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dc.contributor.authorSlater, Mel
dc.contributor.authorCabriera, Carlos
dc.contributor.authorSenel, Gizem
dc.contributor.authorBanakou, Domna
dc.contributor.authorBeacco Porres, Alejandro
dc.contributor.authorOliva Martínez, Ramon
dc.contributor.authorGallego Vila, Jaime
dc.contributor.otherUniversitat Politècnica de Catalunya. Departament de Ciències de la Computació
dc.contributor.otherEscola Superior d'Enginyeries Industrial, Aeroespacial i Audiovisual de Terrassa
dc.date.accessioned2023-01-25T12:12:48Z
dc.date.available2023-01-25T12:12:48Z
dc.date.issued2022-08-23
dc.identifier.citationSlater, M. [et al.]. The sentiment of a virtual rock concert. "Virtual reality: research, development and applications", 23 Agost 2022,
dc.identifier.issn1359-4338
dc.identifier.urihttp://hdl.handle.net/2117/381138
dc.description.abstractWe created a virtual reality version of a 1983 performance by Dire Straits, this being a highly complex scenario consisting of both the virtual band performance and the appearance and behaviour of the virtual audience surrounding the participants. Our goal was to understand the responses of participants, and to learn how this type of scenario might be improved for later reconstructions of other concerts. To understand the responses of participants we carried out two studies which used senti- ment analysis of texts written by the participants. Study 1 (n = 25) (Beacco et al. in IEEE Virtual Reality: 538–545, 2021) had the unexpected finding that negative sentiment was caused by the virtual audience, where e.g. some participants were fearful of being harassed by audience members. In Study 2 (n = 26) notwithstanding some changes, the audience again led to negative sentiment—e.g. a feeling of being stared at. For Study 2 we compared sentiment with questionnaire scores, finding that the illusion of being at the concert was associated with positive sentiment for males but negative for females. Overall, we found sentiment was dominated by responses to the audience rather than the band. Participants had been placed in an unusual situation, being alone at a concert, surrounded by strangers, who seemed to pose a social threat for some of them. We relate our findings to the concept of Plausibility, the illusion that events and situations in the VR are really happening. The results indicate high Plausibility, since the negative sentiment, for example in response to being started at, only makes sense if the events are experienced as actually happening. We conclude with the need for co-design of VR scenarios, and the use of sentiment analysis in this process, rather than sole reliance on concepts proposed by researchers, typically expressed through questionnaires, which may not reflect the experiences of participants.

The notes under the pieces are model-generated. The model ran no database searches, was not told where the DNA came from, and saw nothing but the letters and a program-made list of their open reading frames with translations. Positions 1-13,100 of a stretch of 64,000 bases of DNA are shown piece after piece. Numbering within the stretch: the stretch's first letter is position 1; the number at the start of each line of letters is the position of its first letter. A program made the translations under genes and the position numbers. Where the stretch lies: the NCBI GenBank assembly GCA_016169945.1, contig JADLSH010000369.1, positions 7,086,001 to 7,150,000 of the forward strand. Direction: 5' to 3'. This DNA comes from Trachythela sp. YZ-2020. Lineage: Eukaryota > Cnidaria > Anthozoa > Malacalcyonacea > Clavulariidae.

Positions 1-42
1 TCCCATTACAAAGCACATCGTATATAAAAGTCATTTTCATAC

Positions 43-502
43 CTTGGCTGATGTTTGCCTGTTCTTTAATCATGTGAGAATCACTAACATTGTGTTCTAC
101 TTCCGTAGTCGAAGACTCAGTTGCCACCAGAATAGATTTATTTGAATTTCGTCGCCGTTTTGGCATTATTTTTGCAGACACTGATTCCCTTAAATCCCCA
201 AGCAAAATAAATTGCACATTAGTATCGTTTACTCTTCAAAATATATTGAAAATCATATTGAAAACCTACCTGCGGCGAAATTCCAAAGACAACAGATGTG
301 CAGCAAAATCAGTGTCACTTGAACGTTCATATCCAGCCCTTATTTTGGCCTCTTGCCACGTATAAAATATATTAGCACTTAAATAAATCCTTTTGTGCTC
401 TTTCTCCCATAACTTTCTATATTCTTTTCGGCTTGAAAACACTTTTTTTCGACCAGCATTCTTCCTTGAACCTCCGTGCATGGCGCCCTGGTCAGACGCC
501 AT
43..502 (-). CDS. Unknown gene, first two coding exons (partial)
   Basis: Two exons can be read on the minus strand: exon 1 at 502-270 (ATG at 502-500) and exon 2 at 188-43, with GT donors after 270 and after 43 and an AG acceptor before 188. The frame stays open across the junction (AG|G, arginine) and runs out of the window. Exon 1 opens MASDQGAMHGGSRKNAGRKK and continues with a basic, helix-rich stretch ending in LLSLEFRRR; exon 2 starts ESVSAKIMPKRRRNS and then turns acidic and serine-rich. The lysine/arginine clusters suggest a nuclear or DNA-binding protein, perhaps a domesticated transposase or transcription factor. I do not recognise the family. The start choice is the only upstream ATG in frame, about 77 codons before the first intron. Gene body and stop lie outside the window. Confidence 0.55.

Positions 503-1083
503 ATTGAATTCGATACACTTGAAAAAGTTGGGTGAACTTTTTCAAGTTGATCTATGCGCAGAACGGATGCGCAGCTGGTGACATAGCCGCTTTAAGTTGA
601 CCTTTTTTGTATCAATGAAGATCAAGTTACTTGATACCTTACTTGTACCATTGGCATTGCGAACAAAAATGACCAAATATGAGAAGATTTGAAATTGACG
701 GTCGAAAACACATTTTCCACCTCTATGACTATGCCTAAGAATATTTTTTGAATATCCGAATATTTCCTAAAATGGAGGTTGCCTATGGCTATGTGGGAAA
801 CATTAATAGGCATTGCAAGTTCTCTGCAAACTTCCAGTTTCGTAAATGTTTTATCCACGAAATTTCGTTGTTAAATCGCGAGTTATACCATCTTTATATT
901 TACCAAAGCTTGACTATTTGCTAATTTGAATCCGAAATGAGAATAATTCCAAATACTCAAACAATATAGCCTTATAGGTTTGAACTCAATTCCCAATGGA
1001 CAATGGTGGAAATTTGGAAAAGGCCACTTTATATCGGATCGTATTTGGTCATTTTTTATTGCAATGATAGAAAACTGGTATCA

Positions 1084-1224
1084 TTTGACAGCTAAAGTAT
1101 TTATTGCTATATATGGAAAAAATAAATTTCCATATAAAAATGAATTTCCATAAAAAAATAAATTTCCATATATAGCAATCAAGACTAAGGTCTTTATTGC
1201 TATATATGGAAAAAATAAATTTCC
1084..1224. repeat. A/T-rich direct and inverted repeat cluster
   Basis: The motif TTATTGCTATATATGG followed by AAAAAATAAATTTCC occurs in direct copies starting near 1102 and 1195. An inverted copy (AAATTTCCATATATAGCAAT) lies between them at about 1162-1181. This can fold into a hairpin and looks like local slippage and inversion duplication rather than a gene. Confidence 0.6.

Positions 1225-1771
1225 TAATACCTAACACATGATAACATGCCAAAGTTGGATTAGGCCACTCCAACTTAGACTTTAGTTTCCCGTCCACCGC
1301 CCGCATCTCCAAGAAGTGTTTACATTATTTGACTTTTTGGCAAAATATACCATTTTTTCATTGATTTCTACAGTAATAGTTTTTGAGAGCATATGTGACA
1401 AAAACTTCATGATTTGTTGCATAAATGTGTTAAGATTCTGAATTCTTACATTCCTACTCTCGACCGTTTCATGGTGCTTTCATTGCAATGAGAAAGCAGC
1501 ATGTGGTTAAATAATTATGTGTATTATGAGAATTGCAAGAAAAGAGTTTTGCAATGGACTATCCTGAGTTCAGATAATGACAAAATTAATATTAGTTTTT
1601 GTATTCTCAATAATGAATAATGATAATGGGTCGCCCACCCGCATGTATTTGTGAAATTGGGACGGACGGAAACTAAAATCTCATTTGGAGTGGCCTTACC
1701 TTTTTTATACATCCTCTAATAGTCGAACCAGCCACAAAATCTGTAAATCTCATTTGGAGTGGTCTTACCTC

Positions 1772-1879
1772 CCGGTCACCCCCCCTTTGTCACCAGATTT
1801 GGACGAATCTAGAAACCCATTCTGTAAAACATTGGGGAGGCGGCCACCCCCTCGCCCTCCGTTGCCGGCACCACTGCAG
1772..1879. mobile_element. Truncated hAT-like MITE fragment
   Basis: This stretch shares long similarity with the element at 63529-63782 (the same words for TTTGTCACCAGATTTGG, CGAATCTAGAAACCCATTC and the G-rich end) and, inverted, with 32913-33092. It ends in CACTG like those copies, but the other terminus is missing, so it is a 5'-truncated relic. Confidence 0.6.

dc.language.isoeng
dc.rightsAttribution 4.0 International
dc.rights.urihttp://creativecommons.org/licenses/by/4.0/
dc.subjectÀrees temàtiques de la UPC::Informàtica
dc.subject.lcshVirtual reality
dc.subject.lcshShared virtual environments
dc.subject.otherVirtual reality
dc.subject.otherSentiment analysis
dc.subject.otherEvaluation
dc.subject.otherConcert
dc.subject.otherPerformance
dc.subject.otherPlausibility
dc.subject.otherPresence
dc.titleThe sentiment of a virtual rock concert
dc.typeArticle
dc.subject.lemacRealitat virtual
dc.subject.lemacEntorns virtuals compartits
dc.contributor.groupUniversitat Politècnica de Catalunya. ViRVIG - Grup de Recerca en Visualització, Realitat Virtual i Interacció Gràfica
dc.identifier.doi10.1007/s10055-022-00685-9
dc.relation.publisherversionhttps://link.springer.com/article/10.1007/s10055-022-00685-9
dc.rights.accessOpen Access
local.identifier.drac35064823
dc.description.versionPostprint (published version)
local.citation.authorSlater, M.; Cabriera, C.; Senel, G.; Banakou, D.; Beacco, A.; Oliva, R.; Gallego, J.
local.citation.publicationNameVirtual reality: research, development and applications


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